Some of the best cooking tips that I will be sure to implement throughout the summer are below. Everyone I spoke with thought the magic smoker temperature was 225 degrees, even for some cuts I wasn’t expecting. Wrapping meat in foil or butcher paper is very common, and it ended up being more than just to control timing of serving. Warning – if you don’t use an instant read thermometer like a Thermapen to measure internal temperature a lot of this will be technical. Thanks to The Grand Masters of Cooking Disasters, Pork Illustrated, The Danish National Barbecue Team, Central BBQ and Clint Cantwell in particular for the tips.

Pork Shoulder

This was the one that surprised me the most. I usually cook to 195 or 200 degrees to be able to pull it, but removing from heat at 178 degrees allows for the fat to render just enough to then seep into a pan while the shoulder is resting. The result is a succulent shoulder that is basting in delicious juices. I was invited to try it and the guy who gave me this tip was most proud of the fact that he had cooked $1.99/lb pork shoulder to this result. It was the best damn shoulder I have ever tasted. Another interesting tip was to smoke with beech wood for flavor and apple wood for color.  


While I have heard of the 3-2-1 method I have been very happy with my ribs on the Green Egg and didn’t mess with what was working well. I also have the luxury of cooking 2-3 racks at a time, so I can pull them off when they hit 193 to 195 degrees with a great result. Sometimes ignorance is bliss, and when I was invited to try the results my perspective on wrapping ribs in foil during the cooking process and adding liquid such as apple juice to create steam shifted considerably. Previously, I believed steam would destroy the bark I had worked so hard for on my ribs. If I can reproduce the results that I tasted there will be nice bark, even moister meat, and cleaner separation from the bone.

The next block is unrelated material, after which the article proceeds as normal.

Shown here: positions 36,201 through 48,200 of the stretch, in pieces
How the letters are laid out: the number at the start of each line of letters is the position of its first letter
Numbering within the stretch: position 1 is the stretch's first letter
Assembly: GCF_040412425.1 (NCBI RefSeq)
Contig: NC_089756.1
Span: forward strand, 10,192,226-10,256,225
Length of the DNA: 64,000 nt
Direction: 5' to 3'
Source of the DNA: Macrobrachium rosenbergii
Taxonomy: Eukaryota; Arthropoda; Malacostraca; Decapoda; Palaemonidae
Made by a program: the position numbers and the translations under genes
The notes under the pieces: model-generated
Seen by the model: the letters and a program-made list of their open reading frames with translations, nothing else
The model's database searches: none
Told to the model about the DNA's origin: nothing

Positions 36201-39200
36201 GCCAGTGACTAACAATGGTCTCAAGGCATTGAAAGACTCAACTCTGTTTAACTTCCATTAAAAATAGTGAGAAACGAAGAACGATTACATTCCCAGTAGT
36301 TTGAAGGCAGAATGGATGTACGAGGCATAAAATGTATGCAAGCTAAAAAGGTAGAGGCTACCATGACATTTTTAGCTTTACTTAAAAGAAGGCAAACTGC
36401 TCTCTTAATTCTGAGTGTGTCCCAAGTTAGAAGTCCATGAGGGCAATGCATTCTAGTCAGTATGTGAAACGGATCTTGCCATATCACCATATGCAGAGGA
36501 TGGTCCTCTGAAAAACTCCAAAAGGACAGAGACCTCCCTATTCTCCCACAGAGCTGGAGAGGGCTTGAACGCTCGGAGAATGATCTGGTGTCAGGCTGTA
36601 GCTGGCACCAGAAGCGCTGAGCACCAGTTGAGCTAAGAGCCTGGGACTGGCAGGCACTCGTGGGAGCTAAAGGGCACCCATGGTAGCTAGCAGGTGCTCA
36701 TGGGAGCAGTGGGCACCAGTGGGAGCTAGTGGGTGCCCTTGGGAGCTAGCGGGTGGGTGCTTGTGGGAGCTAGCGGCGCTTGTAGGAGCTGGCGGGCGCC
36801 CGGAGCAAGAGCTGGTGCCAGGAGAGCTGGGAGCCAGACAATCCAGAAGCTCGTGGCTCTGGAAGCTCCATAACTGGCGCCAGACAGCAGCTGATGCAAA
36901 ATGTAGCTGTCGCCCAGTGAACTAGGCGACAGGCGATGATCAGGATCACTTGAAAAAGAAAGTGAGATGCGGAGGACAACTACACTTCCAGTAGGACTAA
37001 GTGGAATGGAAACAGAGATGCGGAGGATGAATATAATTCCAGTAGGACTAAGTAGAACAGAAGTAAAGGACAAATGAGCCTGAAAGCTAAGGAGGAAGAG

Trimming is everything. The best brisket has all fat that won’t render removed and is trimmed to at least 1 inch in height. The part that will be chopped versus sliced should be separated at 183 degrees so the flat won’t dry out. Everyone wraps their brisket – some in butcher paper and some in foil for at least 2 hours prior to serving after it comes off the smoker. The best brisket joints in the country wrap to distribute moisture and use butcher paper for its breathability and lower level of steam to maintain the beautiful bark they worked so hard for, and this is the approach I plan to take the next time I smoke a brisket. The closest I came to getting through the BBQ rub barrier was the advice to start the seasoning process with smoked sea salt and pepper and then applying the Brisket rub as a second step. Of course, Brisket rub should have much less brown sugar (or turbinado) than pork.



In the past I had smoked at 350 to 400 degrees with the theory that the skin would be crispiest with this temperature. I was advised to stick to the magic 225 degree level, and increase the marinade time to 2 hours for a low acidity marinade and 1 hour for a higher acidity marinade.